Click here to view the full petition.

To learn more about National Parks and the Clean Air Act visit NPCA online.

Of the 392 national park sites in the U.S. National Park System, 1 in 3 already suffers the harmful effects of air pollution. Many of the once clear, natural views at America’s most iconic national parks are among those affected including the Grand Canyon. As a result of a lawsuit filed by the National Parks Conservation Association (NPCA) in 2008, and in addition to today’s petition, the EPA must finalize a regional haze cleanup plan for every state that does not have one by January 15, 2011.

Since 1919, the nonpartisan National Parks Conservation Association (NPCA) has been the leading voice of the American people in protecting our national parks. With 325,000 members and supporters, NPCA is the largest independent, membership organization dedicated to protecting the natural, cultural, and historic treasures of our National Park System. Our mission is to protect and enhance our national parks today for our children and grandchildren tomorrow.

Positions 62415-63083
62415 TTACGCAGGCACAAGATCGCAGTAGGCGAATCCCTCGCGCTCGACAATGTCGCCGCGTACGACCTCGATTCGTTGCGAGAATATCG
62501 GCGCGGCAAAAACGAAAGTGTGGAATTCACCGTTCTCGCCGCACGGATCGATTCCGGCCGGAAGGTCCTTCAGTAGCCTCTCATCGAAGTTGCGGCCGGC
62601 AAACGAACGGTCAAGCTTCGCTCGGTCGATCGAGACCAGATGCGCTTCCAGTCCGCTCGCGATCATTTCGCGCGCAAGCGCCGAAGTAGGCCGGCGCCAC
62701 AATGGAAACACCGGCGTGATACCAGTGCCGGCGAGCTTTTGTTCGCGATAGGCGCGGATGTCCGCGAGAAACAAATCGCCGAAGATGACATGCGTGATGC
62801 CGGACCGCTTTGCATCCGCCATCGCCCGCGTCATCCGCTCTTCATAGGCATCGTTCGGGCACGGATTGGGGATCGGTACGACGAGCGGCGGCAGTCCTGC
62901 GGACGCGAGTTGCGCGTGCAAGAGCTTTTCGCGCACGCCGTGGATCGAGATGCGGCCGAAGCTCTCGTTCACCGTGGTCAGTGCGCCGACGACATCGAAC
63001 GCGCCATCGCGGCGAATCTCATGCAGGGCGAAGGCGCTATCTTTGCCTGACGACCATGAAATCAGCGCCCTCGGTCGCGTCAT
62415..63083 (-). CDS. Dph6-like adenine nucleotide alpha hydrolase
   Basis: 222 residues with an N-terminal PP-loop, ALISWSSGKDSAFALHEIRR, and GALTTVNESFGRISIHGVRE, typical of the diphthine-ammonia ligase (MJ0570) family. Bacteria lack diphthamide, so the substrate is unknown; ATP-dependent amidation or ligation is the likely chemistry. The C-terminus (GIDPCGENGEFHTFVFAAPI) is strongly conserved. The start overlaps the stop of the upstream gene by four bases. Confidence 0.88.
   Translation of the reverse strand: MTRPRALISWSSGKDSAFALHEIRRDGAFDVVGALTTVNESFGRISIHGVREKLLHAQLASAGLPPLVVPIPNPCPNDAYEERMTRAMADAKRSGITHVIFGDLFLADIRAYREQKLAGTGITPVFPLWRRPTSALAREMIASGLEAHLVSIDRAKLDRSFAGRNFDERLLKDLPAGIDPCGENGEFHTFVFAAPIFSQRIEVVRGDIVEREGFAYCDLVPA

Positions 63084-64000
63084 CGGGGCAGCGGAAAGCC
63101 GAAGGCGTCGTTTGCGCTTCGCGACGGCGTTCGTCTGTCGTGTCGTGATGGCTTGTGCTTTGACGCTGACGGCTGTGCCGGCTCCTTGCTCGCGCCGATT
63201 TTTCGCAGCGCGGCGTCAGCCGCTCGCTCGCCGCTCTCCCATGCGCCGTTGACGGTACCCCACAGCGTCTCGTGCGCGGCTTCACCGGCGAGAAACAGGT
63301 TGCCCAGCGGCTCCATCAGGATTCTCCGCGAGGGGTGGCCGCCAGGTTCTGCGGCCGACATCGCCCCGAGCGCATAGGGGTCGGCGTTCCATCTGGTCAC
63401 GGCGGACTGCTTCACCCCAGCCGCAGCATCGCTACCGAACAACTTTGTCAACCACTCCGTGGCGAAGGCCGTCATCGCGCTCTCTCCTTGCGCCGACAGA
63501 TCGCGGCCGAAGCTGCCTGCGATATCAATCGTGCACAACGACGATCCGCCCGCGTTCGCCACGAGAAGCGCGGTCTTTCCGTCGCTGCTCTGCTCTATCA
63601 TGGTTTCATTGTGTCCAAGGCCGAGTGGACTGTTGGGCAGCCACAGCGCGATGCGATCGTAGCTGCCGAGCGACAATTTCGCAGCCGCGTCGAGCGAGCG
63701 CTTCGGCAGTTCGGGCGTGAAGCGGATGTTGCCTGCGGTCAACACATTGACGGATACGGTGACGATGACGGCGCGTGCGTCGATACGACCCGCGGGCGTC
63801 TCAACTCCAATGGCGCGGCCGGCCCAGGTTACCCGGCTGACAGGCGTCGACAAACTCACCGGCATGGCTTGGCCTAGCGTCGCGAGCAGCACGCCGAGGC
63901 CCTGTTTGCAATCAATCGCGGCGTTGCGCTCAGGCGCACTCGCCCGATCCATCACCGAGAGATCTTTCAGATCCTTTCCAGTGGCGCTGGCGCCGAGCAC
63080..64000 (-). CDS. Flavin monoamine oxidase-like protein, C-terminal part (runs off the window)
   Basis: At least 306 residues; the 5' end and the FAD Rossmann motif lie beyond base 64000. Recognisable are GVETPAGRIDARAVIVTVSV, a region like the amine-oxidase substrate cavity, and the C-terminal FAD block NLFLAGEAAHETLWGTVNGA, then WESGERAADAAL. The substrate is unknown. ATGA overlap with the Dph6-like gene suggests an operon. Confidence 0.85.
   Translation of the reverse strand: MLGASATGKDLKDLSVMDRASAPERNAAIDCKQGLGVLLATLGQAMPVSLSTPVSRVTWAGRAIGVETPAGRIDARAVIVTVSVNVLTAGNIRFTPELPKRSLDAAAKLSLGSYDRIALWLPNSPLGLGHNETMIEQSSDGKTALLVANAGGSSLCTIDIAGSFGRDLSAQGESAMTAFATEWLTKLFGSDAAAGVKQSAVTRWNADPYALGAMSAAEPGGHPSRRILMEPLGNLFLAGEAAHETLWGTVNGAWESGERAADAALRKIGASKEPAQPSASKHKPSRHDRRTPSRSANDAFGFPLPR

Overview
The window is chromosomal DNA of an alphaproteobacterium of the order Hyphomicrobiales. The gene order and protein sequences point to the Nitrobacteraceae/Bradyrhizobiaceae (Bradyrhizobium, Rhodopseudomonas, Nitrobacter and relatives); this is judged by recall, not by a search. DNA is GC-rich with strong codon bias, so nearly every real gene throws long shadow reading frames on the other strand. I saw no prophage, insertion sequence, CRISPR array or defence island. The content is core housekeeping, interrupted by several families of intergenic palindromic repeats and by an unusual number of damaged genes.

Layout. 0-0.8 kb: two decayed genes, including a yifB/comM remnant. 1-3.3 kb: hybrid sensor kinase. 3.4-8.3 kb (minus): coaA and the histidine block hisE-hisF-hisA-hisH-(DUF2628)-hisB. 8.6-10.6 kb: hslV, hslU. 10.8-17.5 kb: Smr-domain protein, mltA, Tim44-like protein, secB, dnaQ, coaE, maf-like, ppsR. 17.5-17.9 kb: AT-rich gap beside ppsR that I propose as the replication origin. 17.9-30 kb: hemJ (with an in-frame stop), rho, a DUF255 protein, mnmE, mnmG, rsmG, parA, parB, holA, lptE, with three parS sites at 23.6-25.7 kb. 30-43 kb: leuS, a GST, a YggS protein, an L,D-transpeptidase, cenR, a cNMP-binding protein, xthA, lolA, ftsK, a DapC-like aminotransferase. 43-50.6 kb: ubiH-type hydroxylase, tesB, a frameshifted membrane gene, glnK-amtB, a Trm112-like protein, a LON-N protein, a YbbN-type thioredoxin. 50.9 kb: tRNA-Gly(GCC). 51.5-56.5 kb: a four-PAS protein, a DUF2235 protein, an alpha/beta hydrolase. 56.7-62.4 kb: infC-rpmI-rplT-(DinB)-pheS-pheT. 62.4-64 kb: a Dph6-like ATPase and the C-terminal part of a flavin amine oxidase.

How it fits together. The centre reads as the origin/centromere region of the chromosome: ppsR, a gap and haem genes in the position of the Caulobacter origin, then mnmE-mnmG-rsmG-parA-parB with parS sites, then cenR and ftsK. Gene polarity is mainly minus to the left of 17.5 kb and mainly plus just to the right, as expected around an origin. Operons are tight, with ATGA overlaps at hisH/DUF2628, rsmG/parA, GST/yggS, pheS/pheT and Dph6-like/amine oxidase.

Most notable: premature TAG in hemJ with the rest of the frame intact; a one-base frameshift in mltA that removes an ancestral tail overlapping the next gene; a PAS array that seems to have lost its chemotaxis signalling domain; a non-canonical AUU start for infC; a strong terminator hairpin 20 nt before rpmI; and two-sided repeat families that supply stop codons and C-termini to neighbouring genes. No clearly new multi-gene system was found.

Regional Haze Timeline

1977 Some national parks have special protections under the Clean Air Act. In 1977 Congress updated the Clean Air Act to designate certain federal lands as “Class I areas,” which gave them the greatest level of protection. To qualify as Class I areas, the lands were required to be international parks or national wilderness areas, national memorial parks, or national parks of a certain size, and established before August 7, 1977.

1999 The Environmental Protection Agency established regulations in 1999 to eliminate regional haze and improve air quality in 156 national parks and wilderness areas. Known commonly as the “Regional Haze Rule,” it requires states, in coordination with the Environmental Protection Agency, the National Park Service, the Fish and Wildlife Service, the Forest Service, and state governmental entities to develop and implement air quality protection plans (State Implementation Plans or Federal Implementation Plans) to reduce the pollution that causes visibility impairment.